Ever wonder, when you can’t get your hands on the particular dried chile pepper a recipe demands, which other chiles you can substitute? Or perhaps you’re curious as to what exactly you’d miss out on by not using that particular pepper? Here, a cheat sheet from the folks at America’s Test Kitchen in their recently released The Complete Plant-Based Cookbook, which captures a handful of the flavors and uses for some of the most exquisitely dried peppers we experience in chile cookery. And yes, it includes those suggested substitutions that have you wondering. —LC Editors
Guajillos are mild to medium-hot with a fruity flavor and subtle natural smokiness. Substitute anchos or pasillas.
LC Note: The mild yet flavor intense chile is lovely in pork tamales.
Anchos are mild to medium-hot. These dried poblanos have deep, earthy flavors that evoke chocolate, coffee, raisins, and licorice. Substitute mulatos or pasillas.
LC Note: The rich earthiness lends itself to many sorts of recipes. Ancho short rib tacos. Ancho pork and potato tacos. Even ancho soup.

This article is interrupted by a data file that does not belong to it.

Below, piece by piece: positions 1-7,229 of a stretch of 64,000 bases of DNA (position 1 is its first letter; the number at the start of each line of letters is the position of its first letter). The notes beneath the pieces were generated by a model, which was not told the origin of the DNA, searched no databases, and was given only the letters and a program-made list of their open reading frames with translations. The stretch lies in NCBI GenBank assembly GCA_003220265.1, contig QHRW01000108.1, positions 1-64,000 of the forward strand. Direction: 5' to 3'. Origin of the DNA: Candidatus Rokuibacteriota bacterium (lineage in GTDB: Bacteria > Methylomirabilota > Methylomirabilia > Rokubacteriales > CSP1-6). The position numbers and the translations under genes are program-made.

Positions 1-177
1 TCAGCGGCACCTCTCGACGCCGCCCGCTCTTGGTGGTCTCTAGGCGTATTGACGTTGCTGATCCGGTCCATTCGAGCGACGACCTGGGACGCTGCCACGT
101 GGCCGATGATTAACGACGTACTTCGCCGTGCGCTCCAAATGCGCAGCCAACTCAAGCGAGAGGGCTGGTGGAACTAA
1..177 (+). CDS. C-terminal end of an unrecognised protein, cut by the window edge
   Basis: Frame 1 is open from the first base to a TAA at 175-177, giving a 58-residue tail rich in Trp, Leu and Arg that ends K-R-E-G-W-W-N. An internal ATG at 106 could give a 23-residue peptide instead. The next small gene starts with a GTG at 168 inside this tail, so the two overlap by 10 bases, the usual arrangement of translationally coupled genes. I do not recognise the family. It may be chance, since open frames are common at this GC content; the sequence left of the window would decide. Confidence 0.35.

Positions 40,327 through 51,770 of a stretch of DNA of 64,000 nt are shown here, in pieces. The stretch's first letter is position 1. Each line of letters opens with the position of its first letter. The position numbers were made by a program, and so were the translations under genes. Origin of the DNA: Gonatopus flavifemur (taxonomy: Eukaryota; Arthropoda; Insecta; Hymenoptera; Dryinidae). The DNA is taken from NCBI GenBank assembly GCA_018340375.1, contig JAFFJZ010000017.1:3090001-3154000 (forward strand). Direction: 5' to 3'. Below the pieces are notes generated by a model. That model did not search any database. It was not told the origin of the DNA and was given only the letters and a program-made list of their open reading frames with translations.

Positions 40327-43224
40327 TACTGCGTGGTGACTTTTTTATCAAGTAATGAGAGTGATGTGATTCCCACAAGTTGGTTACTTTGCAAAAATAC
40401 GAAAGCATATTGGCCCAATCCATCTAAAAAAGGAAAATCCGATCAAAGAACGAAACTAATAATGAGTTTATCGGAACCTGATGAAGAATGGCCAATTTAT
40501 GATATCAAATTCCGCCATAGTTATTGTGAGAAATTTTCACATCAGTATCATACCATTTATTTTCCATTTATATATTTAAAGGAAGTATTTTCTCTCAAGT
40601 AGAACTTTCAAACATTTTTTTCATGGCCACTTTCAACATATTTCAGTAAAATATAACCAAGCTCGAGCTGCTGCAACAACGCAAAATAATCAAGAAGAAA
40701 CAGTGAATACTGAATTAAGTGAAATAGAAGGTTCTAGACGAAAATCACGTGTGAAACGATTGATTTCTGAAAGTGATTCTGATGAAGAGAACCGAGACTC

Chipotles are medium-hot. These dried, smoked jalapeños have charred wood, tobacco, and barbecue flavors balanced by subtle sweetness. Substitute anchos. Chipotles are also available canned in tangy red adobo sauce.
LC Note: We have a chipotle maple barbecue sauce that perfectly illustrates that balance of heat and subtle sweet mentioned above. And you can also easily find dried chipotle chile powder which is magnificent in spice rubbed-chops and chicken and steak, oh my. We even show you how to make your own chipotle en adobo.
New Mexican chiles
New Mexican chiles are medium-hot, with a sweet, earthy flavor reminiscent of roasted red peppers, tomatoes, and cherries. Substitute guajillos or cascabels.
Calabrian peperoncini are hot, tiny, and a bit smoky, with a mildly fruity flavor. They are available as flakes and whole. Arbol chiles are a better substitute than regular crushed red pepper flakes.